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Joshua Weilerstein on Brahms’s Fourth Symphony



Acclaimed conductor Joshua Weilerstein makes his debut with the Charlotte Symphony on February 10 & 11, leading the orchestra in Brahms's Symphony No. 4. This remarkable work showcases the composer's mastery of form, counterpoint, and emotional expression; and is a must-hear for classical music lovers and newcomers alike. The program will also include Ethel Smyth's On the Cliffs of Cornwall and Edvard Grieg's Piano Concerto in A minor. 

Here, Joshua Weilerstein shares some insight into this incredible program. 


What stands out to you most about this concert?
Brahms's Fourth Symphony is one of the most intensely passionate pieces that Brahms ever wrote. It represented 'the end' for him in many ways. It is his last symphony, last major orchestral work, and it seems to almost express an apocalyptic sense as well, as Brahms saw the deepening fissures and cracks that would result in the breakdown of European society in the years after he wrote the symphony. At the same time, it is a piece full of all the love and warmth that makes Brahms's music so irresistible to us.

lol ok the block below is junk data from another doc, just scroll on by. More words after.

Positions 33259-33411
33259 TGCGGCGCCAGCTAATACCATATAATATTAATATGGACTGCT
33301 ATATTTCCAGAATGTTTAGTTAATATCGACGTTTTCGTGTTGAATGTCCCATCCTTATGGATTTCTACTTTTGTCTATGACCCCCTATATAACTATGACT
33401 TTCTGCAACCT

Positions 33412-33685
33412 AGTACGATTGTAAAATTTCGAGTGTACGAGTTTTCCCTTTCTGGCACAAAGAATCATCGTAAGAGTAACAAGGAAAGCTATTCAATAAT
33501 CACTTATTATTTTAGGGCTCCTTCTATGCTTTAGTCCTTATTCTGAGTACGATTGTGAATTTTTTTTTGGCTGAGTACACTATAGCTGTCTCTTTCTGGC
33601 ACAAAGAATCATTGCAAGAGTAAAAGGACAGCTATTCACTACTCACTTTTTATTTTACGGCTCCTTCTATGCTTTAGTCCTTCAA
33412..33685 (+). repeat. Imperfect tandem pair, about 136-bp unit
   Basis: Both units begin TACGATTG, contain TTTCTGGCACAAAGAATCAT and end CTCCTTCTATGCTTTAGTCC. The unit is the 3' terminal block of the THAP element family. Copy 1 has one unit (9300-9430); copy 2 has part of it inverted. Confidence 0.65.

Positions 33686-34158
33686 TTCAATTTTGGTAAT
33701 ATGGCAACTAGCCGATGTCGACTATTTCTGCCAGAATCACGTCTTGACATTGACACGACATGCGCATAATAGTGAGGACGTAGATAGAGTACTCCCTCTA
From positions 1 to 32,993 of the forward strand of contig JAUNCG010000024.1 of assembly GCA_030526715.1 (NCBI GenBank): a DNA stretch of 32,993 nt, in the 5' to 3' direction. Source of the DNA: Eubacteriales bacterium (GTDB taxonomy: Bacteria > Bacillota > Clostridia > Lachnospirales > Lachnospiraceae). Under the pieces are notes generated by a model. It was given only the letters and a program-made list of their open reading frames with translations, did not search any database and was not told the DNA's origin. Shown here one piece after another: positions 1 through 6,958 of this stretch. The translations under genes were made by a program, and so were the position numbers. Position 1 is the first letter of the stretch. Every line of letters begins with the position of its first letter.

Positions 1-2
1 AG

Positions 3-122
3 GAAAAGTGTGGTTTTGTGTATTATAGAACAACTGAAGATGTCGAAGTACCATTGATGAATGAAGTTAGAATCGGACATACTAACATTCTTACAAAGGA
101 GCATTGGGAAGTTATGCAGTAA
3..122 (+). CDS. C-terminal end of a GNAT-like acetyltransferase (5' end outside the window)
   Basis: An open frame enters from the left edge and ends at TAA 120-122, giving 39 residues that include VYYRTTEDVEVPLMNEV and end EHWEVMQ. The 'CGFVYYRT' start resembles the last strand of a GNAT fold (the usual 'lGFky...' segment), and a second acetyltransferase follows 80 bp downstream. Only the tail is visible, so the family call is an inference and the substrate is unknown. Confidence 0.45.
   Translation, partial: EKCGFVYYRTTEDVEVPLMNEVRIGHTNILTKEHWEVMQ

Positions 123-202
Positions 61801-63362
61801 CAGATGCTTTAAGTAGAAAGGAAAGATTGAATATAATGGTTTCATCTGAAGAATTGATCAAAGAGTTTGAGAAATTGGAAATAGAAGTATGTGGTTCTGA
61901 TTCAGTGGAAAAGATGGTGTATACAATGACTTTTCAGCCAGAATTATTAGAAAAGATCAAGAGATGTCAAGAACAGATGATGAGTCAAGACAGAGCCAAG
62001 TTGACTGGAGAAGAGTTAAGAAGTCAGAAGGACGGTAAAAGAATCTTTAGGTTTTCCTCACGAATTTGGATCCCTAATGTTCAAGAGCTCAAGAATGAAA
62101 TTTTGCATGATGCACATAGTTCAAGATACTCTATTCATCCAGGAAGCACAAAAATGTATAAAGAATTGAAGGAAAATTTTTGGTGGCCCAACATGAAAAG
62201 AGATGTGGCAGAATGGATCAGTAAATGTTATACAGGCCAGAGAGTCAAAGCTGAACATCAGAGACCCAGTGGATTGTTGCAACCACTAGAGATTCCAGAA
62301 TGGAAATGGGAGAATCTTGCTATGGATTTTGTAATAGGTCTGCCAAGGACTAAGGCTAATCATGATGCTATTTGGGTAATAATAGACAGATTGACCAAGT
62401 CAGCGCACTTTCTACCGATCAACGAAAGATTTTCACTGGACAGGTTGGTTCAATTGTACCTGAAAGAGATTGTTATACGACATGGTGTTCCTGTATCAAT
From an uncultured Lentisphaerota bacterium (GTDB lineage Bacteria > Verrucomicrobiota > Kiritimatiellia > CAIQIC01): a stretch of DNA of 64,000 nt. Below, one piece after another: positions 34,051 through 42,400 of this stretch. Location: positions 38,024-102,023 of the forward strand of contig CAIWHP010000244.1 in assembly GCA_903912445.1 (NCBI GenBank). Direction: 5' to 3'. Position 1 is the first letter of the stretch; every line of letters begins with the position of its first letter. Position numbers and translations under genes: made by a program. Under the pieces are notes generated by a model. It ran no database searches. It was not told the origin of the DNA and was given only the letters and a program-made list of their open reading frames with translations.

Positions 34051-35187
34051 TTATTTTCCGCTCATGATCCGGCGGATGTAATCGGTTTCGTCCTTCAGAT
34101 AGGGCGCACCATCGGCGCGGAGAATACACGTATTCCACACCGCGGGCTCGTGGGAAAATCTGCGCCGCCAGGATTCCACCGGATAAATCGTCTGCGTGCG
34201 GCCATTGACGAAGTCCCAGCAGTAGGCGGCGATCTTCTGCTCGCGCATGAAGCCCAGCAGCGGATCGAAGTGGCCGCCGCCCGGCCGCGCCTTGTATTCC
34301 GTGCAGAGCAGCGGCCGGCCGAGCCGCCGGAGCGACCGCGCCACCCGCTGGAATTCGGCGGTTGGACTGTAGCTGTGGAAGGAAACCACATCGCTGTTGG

To put it briefly, it is a symphony that encompasses the entire gamut of human emotion, and its intensity makes it unforgettable to hear live! It's also a great pleasure to be doing the music of Ethel Smyth and Edvard Grieg as well. The three composers once shared a meal together, which makes us feel like we've gone back in time to hear this music.

What are you looking forward to about working with the Charlotte Symphony?
I've never been to Charlotte before, so I'm very excited to be meeting the orchestra for the first time and to get to know the city. It's always a thrill to make music with a brand new group of people.

Learn more about this program from Joshua Weilerstein at the pre-concert talk, held before each concert on the Mezzanine Level of the lobby at 6:30 pm. Get tickets today!
 

Posted in Classics. Tagged as Brahms, Classical, interview.

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